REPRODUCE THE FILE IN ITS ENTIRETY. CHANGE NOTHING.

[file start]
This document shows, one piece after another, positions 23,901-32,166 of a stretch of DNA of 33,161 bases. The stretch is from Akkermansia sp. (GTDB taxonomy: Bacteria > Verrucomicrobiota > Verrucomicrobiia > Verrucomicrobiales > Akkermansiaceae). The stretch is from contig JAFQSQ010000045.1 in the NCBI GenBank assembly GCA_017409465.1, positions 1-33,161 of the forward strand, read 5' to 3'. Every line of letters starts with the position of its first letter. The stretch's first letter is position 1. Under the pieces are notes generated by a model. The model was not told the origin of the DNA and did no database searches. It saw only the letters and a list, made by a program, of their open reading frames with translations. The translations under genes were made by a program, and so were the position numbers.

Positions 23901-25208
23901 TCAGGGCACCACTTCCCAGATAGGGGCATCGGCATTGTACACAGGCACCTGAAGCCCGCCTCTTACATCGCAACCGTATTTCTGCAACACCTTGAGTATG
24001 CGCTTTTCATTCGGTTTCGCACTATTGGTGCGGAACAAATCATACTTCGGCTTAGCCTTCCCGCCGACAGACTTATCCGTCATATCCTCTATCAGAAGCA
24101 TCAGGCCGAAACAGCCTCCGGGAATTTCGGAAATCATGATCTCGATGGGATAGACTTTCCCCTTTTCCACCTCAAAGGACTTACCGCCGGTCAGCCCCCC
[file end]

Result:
This document shows, one piece after another, positions 23,901-32,166 of a stretch of DNA of 33,161 bases. The stretch is from Akkermansia sp. (GTDB taxonomy: Bacteria > Verrucomicrobiota > Verrucomicrobiia > Verrucomicrobiales > Akkermansiaceae). The stretch is from contig JAFQSQ010000045.1 in the NCBI GenBank assembly GCA_017409465.1, positions 1-33,161 of the forward strand, read 5' to 3'. Every line of letters starts with the position of its first letter. The stretch's first letter is position 1. Under the pieces are notes generated by a model. The model was not told the origin of the DNA and did no database searches. It saw only the letters and a list, made by a program, of their open reading frames with translations. The translations under genes were made by a program, and so were the position numbers.

Positions 23901-25208
23901 TCAGGGCACCACTTCCCAGATAGGGGCATCGGCATTGTACACAGGCACCTGAAGCCCGCCTCTTACATCGCAACCGTATTTCTGCAACACCTTGAGTATG
24001 CGCTTTTCATTCGGTTTCGCACTATTGGTGCGGAACAAATCATACTTCGGCTTAGCCTTCCCGCCGACAGACTTATCCGTCATATCCTCTATCAGAAGCA
24101 TCAGGCCGAAACAGCCTCCGGGAATTTCGGAAATCATGATCTCGATGGGATAGACTTTCCCCTTTTCCACCTCAAAGGACTTACCGCCGGTCAGCCCCCC